[easyazon-link asin=”0132616254″][/easyazon-link]I’ve read a whole lot of trading books over the years. At this point there isn’t much that really gets me excited when going through a new one. I have to say, though, that [easyazon-link asin=”0132616254″]The Inner Voice of Trading: Eliminate the Noise, and Profit from the Strategies That Are Right for You[/easyazon-link] by Michael Martin is very much an exception. From very early on it grabbed my attention and kept it.
I was not familiar with the author before reading the book, so aside from the obvious trading psychology focused implied by the title, I really didn’t know what to expect. What I found was a very engaging discussion of many aspects of the mental side of trading. Martin combines anecdotes from his own trading with wisdom from some of the [easyazon-link asin=”1592802974″]Market Wizards[/easyazon-link], among others, into a very worthwhile read.
Know yourself, trade to your personality
The two major themes of The Inner Voice of Trading are that you need a trading methodology which suits your personality and that successful traders are very conscious of their own emotional states. The former is something you hear quite often (and rightly so). The latter takes things a little beyond the usual “be disciplined” type of trading psychology dogma into the realm of emotional intelligence. Martin makes the point that developing traders spend too much time focusing on mechanics and external education, and not nearly enough time cultivating their internal tools.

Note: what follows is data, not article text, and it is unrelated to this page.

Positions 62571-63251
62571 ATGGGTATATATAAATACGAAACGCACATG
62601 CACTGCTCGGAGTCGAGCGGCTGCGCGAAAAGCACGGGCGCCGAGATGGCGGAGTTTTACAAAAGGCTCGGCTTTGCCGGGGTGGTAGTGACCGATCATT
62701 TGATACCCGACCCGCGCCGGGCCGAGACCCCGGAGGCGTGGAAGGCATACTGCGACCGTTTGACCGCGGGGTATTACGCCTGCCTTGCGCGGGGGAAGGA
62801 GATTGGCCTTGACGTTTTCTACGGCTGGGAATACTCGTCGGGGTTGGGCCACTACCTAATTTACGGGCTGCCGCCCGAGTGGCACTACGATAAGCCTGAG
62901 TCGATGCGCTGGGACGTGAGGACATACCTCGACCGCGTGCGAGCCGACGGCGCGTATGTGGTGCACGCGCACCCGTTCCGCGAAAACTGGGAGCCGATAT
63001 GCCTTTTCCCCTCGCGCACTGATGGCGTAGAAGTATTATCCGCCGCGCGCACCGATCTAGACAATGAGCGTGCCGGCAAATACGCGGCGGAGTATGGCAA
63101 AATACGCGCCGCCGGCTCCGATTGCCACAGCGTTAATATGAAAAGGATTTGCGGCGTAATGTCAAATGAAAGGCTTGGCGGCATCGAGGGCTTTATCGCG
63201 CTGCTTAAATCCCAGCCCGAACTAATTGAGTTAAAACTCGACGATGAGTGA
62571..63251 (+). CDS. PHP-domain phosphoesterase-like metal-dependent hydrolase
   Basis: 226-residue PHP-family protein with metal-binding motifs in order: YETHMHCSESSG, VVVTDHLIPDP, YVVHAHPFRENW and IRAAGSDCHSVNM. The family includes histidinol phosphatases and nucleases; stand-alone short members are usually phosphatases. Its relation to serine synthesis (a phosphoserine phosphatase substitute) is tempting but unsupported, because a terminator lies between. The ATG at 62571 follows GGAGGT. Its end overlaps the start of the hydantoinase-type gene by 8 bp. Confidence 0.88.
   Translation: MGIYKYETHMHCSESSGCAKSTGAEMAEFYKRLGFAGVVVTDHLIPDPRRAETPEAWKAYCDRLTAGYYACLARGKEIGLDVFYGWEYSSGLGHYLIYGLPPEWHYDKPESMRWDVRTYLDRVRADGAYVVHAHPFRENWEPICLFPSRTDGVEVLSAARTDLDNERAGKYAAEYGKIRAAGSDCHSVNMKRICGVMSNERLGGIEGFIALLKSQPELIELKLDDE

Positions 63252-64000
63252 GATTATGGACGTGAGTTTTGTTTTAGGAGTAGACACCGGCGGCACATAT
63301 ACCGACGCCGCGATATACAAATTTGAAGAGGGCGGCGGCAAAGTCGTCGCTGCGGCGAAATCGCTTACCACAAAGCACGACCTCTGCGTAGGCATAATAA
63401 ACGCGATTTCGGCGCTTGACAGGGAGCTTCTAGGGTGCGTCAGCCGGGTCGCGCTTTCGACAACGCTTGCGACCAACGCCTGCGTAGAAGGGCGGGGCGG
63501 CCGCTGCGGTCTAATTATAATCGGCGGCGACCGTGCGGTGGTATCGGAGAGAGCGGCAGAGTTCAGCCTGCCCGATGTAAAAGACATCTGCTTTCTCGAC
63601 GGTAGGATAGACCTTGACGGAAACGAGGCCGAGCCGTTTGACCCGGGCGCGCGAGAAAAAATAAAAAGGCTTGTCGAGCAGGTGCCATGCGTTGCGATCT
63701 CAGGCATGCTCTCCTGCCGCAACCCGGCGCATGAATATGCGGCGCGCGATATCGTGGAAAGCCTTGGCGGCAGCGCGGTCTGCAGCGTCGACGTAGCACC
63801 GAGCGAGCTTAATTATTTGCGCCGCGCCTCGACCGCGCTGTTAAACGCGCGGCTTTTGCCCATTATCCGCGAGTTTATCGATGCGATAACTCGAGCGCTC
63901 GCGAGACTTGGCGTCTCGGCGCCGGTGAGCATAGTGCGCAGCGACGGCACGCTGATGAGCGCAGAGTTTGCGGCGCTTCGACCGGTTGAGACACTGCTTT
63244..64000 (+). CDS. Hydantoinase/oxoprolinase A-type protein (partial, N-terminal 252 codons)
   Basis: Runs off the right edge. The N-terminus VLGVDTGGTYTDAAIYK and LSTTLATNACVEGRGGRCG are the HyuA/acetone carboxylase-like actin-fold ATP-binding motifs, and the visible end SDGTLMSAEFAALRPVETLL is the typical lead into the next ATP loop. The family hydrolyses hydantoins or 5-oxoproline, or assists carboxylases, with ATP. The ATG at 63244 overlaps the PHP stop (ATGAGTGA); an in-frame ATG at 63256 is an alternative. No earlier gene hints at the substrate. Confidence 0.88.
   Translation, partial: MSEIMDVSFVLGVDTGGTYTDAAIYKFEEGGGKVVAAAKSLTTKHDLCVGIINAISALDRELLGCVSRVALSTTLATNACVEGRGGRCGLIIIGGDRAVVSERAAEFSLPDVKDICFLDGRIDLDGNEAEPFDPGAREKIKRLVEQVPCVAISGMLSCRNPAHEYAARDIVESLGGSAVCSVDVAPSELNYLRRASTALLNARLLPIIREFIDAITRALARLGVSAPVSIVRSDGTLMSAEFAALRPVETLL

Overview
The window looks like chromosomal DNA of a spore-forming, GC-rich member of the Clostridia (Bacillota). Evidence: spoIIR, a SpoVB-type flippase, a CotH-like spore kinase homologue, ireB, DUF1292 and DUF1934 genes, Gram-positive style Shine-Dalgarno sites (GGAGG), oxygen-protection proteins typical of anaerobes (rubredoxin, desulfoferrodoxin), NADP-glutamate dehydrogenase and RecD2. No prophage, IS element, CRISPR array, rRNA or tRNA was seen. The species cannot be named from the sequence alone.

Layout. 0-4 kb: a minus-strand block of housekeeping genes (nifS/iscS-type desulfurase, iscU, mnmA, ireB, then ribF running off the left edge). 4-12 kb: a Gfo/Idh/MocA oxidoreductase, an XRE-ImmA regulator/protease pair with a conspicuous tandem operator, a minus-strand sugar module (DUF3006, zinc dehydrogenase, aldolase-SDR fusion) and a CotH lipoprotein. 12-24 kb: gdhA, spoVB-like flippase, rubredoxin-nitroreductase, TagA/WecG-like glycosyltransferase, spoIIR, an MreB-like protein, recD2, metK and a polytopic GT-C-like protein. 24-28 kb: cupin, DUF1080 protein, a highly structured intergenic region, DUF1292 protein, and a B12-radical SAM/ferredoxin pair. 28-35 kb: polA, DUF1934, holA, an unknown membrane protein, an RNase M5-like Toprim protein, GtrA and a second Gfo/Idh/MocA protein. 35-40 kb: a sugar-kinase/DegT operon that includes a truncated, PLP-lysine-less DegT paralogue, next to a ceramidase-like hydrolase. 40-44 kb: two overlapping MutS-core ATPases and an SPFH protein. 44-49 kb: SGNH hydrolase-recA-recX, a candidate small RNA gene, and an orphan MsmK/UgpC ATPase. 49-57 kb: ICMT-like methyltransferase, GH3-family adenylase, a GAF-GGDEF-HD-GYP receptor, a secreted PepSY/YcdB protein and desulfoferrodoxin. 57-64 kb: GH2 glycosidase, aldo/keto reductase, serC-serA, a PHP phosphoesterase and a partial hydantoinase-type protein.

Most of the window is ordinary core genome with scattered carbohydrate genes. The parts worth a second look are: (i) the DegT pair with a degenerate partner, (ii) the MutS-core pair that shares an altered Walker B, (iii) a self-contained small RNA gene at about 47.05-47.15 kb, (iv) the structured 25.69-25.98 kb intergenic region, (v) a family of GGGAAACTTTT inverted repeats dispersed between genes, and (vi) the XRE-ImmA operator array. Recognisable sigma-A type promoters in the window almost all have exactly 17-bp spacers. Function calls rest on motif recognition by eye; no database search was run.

Develop a meditation routine
The author is clearly a fan of meditation as a way to develop emotional intelligence. He talks about it throughout the text. His own personal meditative practice seems to be yoga oriented, but he also talks about other forms of mediation. For example, one of the traders he mentions runs as his meditative exercise. The point is to do something both to develop your emotional self-awareness and to put yourself in the right mindset for the trading day. In many ways you can think of it like the pre-game routine athletes use to prepare for competition. The idea and intent is the same, though obviously the methods vary considerably.
My one little gripe with the book is its lack of structure. There are chapters, but the subject matter tends to wind around, back and forth. It’s a relatively short book, and and easy read, though. Overall, I think [easyazon-link asin=”0132616254″]The Inner Voice of Trading[/easyazon-link] is very worth while and I would recommend it just about any trader.
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